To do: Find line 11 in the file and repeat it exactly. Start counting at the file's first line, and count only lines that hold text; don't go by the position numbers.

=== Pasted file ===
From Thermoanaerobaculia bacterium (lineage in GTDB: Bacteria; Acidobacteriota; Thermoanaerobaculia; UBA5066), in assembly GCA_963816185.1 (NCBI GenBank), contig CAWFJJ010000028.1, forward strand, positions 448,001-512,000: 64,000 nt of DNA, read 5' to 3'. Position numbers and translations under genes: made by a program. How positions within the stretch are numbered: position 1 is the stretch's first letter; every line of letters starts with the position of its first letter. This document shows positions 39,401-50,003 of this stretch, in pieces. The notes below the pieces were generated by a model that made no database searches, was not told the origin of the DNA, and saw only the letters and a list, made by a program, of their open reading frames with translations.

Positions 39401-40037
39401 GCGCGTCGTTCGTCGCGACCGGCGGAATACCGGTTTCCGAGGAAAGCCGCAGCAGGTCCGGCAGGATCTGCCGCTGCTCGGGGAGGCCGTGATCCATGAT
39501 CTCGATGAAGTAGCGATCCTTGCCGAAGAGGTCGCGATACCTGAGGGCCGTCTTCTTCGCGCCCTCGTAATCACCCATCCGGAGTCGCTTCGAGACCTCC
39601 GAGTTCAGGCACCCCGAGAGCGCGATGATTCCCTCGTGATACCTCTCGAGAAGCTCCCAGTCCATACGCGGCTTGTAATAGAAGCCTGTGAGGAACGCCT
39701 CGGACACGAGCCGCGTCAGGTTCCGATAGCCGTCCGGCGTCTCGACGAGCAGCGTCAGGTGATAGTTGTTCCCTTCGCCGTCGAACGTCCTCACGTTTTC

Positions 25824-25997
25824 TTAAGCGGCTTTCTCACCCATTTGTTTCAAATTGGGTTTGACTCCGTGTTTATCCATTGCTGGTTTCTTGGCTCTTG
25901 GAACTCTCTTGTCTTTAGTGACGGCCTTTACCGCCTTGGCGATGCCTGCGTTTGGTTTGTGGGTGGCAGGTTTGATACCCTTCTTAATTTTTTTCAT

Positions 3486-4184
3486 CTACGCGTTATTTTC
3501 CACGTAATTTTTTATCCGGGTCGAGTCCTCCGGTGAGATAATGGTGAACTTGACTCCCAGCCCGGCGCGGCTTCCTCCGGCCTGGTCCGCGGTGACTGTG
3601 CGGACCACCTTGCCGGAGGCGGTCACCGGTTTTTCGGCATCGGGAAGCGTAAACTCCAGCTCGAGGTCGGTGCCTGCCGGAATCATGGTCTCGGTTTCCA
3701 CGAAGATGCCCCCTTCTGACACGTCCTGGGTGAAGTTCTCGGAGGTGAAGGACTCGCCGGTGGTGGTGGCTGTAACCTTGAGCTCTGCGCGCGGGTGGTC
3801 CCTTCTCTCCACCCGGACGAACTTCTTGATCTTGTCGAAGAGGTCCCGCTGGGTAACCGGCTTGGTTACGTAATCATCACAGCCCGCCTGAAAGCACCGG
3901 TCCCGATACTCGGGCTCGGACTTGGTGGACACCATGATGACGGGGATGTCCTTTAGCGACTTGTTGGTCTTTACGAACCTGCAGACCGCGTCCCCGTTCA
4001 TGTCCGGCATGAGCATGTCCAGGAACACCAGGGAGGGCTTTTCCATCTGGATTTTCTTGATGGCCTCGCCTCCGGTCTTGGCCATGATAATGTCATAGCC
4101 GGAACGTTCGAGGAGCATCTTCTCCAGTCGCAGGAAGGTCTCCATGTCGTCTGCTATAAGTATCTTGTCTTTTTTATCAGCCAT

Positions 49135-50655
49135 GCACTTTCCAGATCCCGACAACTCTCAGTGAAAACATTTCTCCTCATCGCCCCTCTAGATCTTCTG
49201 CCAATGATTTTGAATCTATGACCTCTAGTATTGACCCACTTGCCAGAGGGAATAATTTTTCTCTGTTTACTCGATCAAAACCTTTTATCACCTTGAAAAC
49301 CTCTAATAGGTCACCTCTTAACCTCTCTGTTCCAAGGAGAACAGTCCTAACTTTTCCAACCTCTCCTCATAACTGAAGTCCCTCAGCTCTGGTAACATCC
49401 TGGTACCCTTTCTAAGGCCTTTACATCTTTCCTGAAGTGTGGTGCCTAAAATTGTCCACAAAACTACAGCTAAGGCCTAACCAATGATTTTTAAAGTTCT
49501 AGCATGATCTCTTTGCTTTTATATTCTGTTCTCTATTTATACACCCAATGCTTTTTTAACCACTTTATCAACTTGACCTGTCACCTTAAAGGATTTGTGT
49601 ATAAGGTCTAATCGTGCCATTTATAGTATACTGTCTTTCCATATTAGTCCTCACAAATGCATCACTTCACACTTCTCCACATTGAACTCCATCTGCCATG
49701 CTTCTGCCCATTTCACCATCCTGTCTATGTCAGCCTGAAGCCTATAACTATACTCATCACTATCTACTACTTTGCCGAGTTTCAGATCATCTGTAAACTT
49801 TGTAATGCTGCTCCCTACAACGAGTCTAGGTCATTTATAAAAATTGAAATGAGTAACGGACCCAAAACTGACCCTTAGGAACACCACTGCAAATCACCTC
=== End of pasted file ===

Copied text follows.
3486 CTACGCGTTATTTTC